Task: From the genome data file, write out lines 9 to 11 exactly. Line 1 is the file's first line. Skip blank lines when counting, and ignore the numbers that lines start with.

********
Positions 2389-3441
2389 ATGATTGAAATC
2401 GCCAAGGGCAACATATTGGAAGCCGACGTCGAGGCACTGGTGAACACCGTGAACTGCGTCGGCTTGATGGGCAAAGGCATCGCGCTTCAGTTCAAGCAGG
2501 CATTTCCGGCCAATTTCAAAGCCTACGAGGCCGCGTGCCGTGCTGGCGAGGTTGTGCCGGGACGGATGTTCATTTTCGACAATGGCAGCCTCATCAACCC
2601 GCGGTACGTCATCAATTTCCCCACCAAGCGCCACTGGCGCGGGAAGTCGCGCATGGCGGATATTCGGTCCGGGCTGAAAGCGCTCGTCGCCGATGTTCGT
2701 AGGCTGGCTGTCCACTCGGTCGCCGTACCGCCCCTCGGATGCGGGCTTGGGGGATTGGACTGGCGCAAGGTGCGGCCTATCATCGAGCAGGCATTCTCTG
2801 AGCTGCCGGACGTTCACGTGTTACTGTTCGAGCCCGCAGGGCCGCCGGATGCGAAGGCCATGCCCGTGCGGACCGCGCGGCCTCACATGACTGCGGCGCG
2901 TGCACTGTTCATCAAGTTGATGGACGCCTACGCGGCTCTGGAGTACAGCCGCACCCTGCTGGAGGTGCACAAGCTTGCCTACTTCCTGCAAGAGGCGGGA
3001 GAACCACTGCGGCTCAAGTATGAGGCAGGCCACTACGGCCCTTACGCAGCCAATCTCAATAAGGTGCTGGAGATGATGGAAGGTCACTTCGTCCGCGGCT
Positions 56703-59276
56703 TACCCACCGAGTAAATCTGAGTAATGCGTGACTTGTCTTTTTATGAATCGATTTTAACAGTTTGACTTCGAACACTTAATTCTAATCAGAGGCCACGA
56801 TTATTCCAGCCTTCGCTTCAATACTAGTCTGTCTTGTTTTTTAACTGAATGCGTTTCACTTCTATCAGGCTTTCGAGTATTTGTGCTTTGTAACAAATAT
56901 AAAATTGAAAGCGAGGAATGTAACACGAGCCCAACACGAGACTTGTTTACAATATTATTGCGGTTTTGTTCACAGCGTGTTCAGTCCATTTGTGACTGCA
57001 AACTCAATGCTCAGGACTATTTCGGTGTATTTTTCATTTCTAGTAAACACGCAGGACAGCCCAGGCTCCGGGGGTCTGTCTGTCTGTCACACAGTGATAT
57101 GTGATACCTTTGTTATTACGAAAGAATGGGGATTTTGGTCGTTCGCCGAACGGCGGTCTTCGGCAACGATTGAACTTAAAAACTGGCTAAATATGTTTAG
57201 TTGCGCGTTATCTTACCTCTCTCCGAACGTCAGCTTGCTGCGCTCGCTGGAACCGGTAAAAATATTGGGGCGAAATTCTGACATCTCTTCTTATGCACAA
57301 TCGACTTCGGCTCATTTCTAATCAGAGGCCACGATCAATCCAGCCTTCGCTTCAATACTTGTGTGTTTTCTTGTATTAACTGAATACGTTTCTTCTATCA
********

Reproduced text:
3001 GAACCACTGCGGCTCAAGTATGAGGCAGGCCACTACGGCCCTTACGCAGCCAATCTCAATAAGGTGCTGGAGATGATGGAAGGTCACTTCGTCCGCGGCT
Positions 56703-59276
56703 TACCCACCGAGTAAATCTGAGTAATGCGTGACTTGTCTTTTTATGAATCGATTTTAACAGTTTGACTTCGAACACTTAATTCTAATCAGAGGCCACGA